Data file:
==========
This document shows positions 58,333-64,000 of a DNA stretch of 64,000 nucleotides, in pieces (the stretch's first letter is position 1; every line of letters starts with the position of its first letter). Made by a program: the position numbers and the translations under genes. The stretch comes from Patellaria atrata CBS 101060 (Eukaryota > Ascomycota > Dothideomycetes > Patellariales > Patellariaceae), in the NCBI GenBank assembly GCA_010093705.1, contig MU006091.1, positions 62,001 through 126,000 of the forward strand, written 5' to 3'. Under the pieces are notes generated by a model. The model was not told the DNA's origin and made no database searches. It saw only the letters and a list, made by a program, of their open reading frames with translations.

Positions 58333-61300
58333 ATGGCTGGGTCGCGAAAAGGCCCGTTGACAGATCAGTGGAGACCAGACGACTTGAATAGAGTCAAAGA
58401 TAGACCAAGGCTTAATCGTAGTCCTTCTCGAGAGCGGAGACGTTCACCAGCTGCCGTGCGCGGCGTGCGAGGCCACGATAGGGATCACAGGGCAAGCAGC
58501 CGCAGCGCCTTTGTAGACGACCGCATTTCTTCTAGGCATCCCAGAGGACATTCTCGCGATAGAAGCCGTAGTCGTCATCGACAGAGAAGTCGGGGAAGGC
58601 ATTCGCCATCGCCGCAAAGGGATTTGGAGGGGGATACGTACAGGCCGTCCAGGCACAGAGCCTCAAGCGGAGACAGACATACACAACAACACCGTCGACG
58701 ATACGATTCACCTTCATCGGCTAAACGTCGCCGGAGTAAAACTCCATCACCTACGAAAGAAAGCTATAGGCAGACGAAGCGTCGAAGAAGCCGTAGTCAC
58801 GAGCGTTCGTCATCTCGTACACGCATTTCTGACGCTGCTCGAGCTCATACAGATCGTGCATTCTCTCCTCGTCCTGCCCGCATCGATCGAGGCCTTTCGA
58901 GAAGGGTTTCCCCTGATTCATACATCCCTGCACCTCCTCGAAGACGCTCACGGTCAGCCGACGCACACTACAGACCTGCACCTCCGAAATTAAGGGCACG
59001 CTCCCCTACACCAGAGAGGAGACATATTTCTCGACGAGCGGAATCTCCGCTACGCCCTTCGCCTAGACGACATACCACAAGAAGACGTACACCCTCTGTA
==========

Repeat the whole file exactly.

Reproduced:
This document shows positions 58,333-64,000 of a DNA stretch of 64,000 nucleotides, in pieces (the stretch's first letter is position 1; every line of letters starts with the position of its first letter). Made by a program: the position numbers and the translations under genes. The stretch comes from Patellaria atrata CBS 101060 (Eukaryota > Ascomycota > Dothideomycetes > Patellariales > Patellariaceae), in the NCBI GenBank assembly GCA_010093705.1, contig MU006091.1, positions 62,001 through 126,000 of the forward strand, written 5' to 3'. Under the pieces are notes generated by a model. The model was not told the DNA's origin and made no database searches. It saw only the letters and a list, made by a program, of their open reading frames with translations.

Positions 58333-61300
58333 ATGGCTGGGTCGCGAAAAGGCCCGTTGACAGATCAGTGGAGACCAGACGACTTGAATAGAGTCAAAGA
58401 TAGACCAAGGCTTAATCGTAGTCCTTCTCGAGAGCGGAGACGTTCACCAGCTGCCGTGCGCGGCGTGCGAGGCCACGATAGGGATCACAGGGCAAGCAGC
58501 CGCAGCGCCTTTGTAGACGACCGCATTTCTTCTAGGCATCCCAGAGGACATTCTCGCGATAGAAGCCGTAGTCGTCATCGACAGAGAAGTCGGGGAAGGC
58601 ATTCGCCATCGCCGCAAAGGGATTTGGAGGGGGATACGTACAGGCCGTCCAGGCACAGAGCCTCAAGCGGAGACAGACATACACAACAACACCGTCGACG
58701 ATACGATTCACCTTCATCGGCTAAACGTCGCCGGAGTAAAACTCCATCACCTACGAAAGAAAGCTATAGGCAGACGAAGCGTCGAAGAAGCCGTAGTCAC
58801 GAGCGTTCGTCATCTCGTACACGCATTTCTGACGCTGCTCGAGCTCATACAGATCGTGCATTCTCTCCTCGTCCTGCCCGCATCGATCGAGGCCTTTCGA
58901 GAAGGGTTTCCCCTGATTCATACATCCCTGCACCTCCTCGAAGACGCTCACGGTCAGCCGACGCACACTACAGACCTGCACCTCCGAAATTAAGGGCACG
59001 CTCCCCTACACCAGAGAGGAGACATATTTCTCGACGAGCGGAATCTCCGCTACGCCCTTCGCCTAGACGACATACCACAAGAAGACGTACACCCTCTGTA